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8. 9. 10. 11. 12. 13. 14. 15. 16. 17. 18. 19. 20. 21. 22. 23. 24. 25. 26. 27. ODABAS, MS. KEVSEROGLU, K. CIRAK, C. SAGLAM, B. (2005): Nondestructive estimation of leaf area in some medicinal plants, Turkish Journal of Field Crops, vol. 1(10), 2931. SIRTAUTAS, R. SAMUOLIENE, G. BRAZAITYTE, A. DUCHOVSKIS, P. (2011): Temperature and photoperiod effects on photosynthetic indices of radish (Raphanus sativus L.) emdirbyst=Agriculture, vol. 98(1), 5762. ODABAS, MS. AYDIN, A. CIRAK, C. KEVSEROGLU, K. (2009): Prediction Model of Leaf Area for Trigonella foenum Graecum L. Turkish Journal of Field Crops, vol.14(2), 144-149. ALBAYRAK, S. CAMAS, N. (2007): Effects of Temperature and Light Intensity on Growth of Fodder Beet (Beta vulgaris var. crassa Mansf.) Bangladesh Jornal of Botany, vol. 36(1), 1-12. ALBAYRAK, S. YUKSEL, O. (2009): Leaf area prediction model for sugar beet and fodder beet, Suleyman Demirel University Science Institute Journal, vol.13(1), 20-24. CALISKAN, O. ODABAS, MS. CIRAK, C. ODABAS, F. (2010): The quantitative effect of temperature and light intensity at growth in Origanum onites L. Journal of Medicinal Plants Research, vol. 4(7), 551558. CALISKAN, O. ODABAS, MS. CIRAK, C. ODABAS, F. (2010): Modeling of the individual leaf area and dry weight of oregano (Origanum onites L.) leaf using leaf length and width, and SPAD value, Journal of Medicinal Plants Research, vol. 4(7), 542-545. MONTERO, FJ. DE JUAN, JA. CUESTA, A. BRASA, A. (2000): Nondestructive methods to estimate leaf area in Vitis vinifera L. HortScience, 35(4), 696-698. CHO, YY. OH, S. OH, MM. SON, JE. (2007): Estimation of individual leaf area, fresh weight, and dry weight of hydroponically grown cucumbers (Cucumis sativus L.) using leaf length, width, and SPAD value, Scientia Horticulturae, vol. 111(4), 330-334. LE BAIL, M. LEUFFROY, MH. BOUCHARD, C. BARBOTTIN, A. (2005): Is it possible to forecast the grain quality and yield of different varieties of winter wheat from Minolta SPAD meter measurements, European Journal of Agronomy, vol. 23, 379-391. CIRAK, C. ODABAS, MS. AYAN, AK. (2005): Leaf area prediction model for summer Snowflake (Leucojum aestivum L.) International Journal of Botany, vol. 1(1), 1214. CIRAK, C. AYAN, AK. ODABAS, MS. CAMAS, N. (2007): Modeling the effect of temperature on the days to germination in seeds of flue-cured and oriental tobacco (Nicotiana tabacum L.) Journal of Plant Science, vol. 2(3), 358361. WEISBERG, S. (2005): Applied linear regression, A John Wiley & Sons, Inc. Publications, USA, 310. ERPER, I. TURKKAN, M. ODABAS, MS. (2011): The mathematical approach to the effect of potassium bicarbonate on mycalial growth of Sclerotinia sclerotiorum and Rhizoctonia solani in vitro, emdirbyst=Agriculture, vol. 98(2), 95 204. CENTRITTO, M. LORETO, F. MASSACCI, A. PIETRINI, F. VILLANI, MC. ZACCHINE, M. (2000): Improved growth and water use efficiency of cherry saplings under reduced light intensity, Ecological Research, vol. 15, 385-392. ODABAS, MS. CAMAS, N. CIRAK, C. RADUSIENE, J. JANULIS, V. IVANAUSKAS, L. (2010): The Quantitative Effects of Temperature and Light Intensity on Phenolics Accumulation in St. Johns Wort (Hypericum perforatum L.) Natural Product Communications, vol. 5(4), 535-540. NESMITH, DS. (1992): Estimating summer squash leaf area non-destructively, HortScience, vol. 27, 7778. CICCARELLI, D. ANDREUCCI, AC. PAGNI, AM. (2001): Translucent glands and secretory canals in Hypericum perforatum: morphological, anatomical and histochemical studies during the course of onthogenesis Annals of Botany, 88, 637644. KITANOV, GM (2001): Hypericin and pseudohypericin in someHypericum species, Biochem Syst Ecol 29, 171178. ODABAS, MS. RADUSIENE J. CIRAK, C. CAMAS, N. (2008): Prediction Models for the Phenolic Contents in Some Hypericum Species from Turkey, Asian J. Chem. 20(6), 4792-4802.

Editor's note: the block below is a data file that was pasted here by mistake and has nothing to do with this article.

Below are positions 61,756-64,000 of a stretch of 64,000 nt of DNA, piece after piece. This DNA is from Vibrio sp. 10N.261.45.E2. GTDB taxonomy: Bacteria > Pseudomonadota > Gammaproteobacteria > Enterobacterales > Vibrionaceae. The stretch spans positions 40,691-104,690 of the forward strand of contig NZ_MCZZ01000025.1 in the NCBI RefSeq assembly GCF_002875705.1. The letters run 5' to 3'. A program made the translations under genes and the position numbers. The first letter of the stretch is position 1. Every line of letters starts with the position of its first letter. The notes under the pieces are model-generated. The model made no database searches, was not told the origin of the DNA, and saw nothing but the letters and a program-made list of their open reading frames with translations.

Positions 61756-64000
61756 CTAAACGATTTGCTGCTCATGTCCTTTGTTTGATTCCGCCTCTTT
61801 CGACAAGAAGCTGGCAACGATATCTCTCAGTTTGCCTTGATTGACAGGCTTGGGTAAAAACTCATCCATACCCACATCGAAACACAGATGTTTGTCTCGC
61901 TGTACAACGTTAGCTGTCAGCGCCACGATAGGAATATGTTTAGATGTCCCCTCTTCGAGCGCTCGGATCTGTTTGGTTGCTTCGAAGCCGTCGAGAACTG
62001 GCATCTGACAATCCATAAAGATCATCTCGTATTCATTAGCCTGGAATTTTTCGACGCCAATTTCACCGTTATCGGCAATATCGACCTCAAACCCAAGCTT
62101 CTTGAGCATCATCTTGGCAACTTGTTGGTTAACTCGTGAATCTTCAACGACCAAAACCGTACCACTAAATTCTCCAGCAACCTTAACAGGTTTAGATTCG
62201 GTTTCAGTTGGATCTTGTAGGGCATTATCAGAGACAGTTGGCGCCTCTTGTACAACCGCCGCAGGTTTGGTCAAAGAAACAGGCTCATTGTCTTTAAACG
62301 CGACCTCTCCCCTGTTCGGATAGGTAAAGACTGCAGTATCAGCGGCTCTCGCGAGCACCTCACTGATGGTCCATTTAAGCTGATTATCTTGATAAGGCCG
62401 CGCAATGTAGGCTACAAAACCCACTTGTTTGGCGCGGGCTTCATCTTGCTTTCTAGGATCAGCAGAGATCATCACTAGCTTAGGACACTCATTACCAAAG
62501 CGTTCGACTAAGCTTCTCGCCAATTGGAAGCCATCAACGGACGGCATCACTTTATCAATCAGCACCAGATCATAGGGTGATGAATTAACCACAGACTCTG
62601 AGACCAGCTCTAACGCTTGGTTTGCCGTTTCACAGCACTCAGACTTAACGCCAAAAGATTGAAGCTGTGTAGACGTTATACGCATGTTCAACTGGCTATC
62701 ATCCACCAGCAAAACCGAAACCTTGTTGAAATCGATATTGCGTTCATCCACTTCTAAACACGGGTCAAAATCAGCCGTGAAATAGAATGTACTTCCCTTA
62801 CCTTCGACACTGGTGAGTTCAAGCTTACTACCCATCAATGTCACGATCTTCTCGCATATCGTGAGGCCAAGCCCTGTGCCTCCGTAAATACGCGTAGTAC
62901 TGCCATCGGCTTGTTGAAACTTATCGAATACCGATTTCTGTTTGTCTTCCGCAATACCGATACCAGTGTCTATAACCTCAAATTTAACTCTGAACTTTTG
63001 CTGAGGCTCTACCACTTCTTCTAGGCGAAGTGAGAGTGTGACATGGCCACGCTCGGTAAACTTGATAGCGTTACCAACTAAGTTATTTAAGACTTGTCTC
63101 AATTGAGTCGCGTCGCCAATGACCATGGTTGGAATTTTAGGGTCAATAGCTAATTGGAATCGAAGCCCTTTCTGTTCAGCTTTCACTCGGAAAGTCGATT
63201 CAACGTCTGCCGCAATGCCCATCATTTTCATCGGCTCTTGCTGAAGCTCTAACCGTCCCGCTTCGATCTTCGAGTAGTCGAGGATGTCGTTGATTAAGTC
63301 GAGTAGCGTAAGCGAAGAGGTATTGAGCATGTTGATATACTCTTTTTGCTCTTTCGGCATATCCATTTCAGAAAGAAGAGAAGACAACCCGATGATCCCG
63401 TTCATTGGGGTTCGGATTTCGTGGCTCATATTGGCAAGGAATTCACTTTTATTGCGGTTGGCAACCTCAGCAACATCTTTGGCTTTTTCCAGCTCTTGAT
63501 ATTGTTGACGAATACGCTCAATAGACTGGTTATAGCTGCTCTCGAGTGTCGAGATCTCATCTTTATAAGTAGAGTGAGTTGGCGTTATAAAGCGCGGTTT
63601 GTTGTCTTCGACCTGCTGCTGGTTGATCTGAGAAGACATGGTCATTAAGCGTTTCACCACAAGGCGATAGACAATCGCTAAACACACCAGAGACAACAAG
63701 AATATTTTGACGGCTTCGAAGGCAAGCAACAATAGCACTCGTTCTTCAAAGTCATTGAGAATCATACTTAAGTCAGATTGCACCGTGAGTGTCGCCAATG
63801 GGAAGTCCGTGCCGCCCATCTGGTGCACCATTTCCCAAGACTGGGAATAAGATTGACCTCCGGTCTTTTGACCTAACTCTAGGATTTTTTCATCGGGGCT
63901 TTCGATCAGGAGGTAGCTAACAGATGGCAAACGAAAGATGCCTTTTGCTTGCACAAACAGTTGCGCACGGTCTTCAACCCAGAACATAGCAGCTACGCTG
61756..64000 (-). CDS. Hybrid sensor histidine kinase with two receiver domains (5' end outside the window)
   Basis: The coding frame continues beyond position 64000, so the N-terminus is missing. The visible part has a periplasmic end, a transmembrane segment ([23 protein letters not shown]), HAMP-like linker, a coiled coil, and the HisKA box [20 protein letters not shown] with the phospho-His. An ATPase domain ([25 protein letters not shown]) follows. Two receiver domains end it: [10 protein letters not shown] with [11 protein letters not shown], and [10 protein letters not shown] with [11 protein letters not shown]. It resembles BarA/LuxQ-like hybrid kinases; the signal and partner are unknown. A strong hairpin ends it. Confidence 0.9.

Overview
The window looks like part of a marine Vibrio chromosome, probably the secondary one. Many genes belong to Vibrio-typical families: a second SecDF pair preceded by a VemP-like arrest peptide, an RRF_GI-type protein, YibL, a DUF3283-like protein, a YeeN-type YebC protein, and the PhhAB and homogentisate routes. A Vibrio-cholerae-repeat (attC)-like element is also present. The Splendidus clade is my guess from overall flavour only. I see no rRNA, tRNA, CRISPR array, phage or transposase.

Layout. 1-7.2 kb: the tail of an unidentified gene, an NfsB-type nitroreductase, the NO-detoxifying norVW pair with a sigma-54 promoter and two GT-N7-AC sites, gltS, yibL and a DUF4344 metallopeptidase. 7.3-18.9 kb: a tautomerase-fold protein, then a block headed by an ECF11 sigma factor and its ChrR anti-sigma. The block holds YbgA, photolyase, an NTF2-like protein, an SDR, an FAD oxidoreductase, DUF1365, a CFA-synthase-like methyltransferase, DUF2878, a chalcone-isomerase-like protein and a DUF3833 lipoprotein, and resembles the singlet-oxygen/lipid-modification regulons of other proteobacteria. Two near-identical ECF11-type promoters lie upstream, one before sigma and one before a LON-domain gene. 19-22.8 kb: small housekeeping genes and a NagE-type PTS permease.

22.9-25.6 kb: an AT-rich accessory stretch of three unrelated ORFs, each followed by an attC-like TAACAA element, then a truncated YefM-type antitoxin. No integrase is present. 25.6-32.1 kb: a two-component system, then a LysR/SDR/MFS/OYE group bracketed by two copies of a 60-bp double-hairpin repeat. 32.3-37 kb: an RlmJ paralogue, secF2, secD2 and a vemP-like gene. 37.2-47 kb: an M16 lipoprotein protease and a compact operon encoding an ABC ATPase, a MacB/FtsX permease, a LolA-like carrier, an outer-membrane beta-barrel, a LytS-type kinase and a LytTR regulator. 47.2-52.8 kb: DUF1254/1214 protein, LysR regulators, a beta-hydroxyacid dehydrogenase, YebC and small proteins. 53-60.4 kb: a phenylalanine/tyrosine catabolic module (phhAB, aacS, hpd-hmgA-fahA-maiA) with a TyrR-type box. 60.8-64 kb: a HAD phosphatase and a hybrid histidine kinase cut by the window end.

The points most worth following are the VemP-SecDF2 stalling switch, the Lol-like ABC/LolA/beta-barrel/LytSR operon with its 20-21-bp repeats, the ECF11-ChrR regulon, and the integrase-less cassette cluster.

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Proceedings of the 7th CMAPSEEC Original scientific paper ON THE EMBRYOLOGY OF SIDERITIS SCARDICA GRISEB. (LAMIACEAE)